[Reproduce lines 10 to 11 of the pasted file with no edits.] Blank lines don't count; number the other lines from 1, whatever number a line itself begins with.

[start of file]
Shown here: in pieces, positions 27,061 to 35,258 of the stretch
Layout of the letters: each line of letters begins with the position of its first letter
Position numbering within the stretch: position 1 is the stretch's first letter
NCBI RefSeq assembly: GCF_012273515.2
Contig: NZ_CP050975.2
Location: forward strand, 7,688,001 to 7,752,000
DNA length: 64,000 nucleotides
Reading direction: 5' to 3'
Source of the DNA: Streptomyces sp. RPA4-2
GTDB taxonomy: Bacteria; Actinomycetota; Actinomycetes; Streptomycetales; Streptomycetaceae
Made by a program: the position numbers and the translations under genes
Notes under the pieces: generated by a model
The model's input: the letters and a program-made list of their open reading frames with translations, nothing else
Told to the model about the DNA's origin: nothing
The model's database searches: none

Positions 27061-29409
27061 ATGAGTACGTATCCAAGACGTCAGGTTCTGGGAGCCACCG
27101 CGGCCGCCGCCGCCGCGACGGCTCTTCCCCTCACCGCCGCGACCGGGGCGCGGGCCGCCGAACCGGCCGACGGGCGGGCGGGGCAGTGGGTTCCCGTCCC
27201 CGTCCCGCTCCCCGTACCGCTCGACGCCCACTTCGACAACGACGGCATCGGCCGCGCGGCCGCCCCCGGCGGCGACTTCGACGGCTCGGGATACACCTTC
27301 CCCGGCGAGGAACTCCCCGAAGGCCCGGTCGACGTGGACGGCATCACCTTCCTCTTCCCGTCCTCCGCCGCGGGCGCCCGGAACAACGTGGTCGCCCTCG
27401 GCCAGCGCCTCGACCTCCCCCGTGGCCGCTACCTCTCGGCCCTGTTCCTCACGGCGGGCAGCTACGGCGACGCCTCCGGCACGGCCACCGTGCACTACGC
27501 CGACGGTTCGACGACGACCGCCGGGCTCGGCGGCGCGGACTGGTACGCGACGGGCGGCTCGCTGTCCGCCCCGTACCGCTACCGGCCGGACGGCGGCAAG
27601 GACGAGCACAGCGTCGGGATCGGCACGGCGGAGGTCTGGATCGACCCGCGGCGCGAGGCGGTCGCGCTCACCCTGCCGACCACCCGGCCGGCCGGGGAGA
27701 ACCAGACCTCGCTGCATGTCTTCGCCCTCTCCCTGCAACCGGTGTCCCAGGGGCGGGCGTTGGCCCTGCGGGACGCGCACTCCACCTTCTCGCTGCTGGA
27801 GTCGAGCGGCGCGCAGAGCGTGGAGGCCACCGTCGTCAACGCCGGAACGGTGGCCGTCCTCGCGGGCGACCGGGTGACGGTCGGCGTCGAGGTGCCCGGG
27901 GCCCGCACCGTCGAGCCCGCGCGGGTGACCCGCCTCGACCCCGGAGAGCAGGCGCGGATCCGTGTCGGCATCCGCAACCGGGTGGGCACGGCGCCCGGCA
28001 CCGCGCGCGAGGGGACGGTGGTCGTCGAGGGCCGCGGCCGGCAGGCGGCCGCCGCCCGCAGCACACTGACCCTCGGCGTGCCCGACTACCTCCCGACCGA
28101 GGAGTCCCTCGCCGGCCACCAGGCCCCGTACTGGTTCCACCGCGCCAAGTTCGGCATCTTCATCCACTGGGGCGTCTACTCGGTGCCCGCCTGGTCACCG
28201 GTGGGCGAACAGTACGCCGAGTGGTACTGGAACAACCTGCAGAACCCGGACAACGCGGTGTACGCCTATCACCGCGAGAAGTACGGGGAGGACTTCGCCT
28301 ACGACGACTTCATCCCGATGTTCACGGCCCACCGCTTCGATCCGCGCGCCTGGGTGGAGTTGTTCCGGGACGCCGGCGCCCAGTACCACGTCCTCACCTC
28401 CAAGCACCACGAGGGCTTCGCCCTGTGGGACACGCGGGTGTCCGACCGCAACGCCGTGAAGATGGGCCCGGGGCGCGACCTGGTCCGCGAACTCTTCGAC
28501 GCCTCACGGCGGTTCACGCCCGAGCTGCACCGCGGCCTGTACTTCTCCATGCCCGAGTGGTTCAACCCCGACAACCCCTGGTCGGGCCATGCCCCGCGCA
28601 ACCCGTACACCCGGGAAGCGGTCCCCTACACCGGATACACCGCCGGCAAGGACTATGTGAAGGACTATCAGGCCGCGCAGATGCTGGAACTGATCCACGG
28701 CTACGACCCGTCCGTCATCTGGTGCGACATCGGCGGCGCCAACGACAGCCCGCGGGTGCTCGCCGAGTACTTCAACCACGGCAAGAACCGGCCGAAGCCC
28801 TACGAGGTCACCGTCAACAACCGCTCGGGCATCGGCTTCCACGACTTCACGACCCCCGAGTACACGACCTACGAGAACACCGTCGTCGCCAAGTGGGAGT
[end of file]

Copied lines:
GTDB taxonomy: Bacteria; Actinomycetota; Actinomycetes; Streptomycetales; Streptomycetaceae
Made by a program: the position numbers and the translations under genes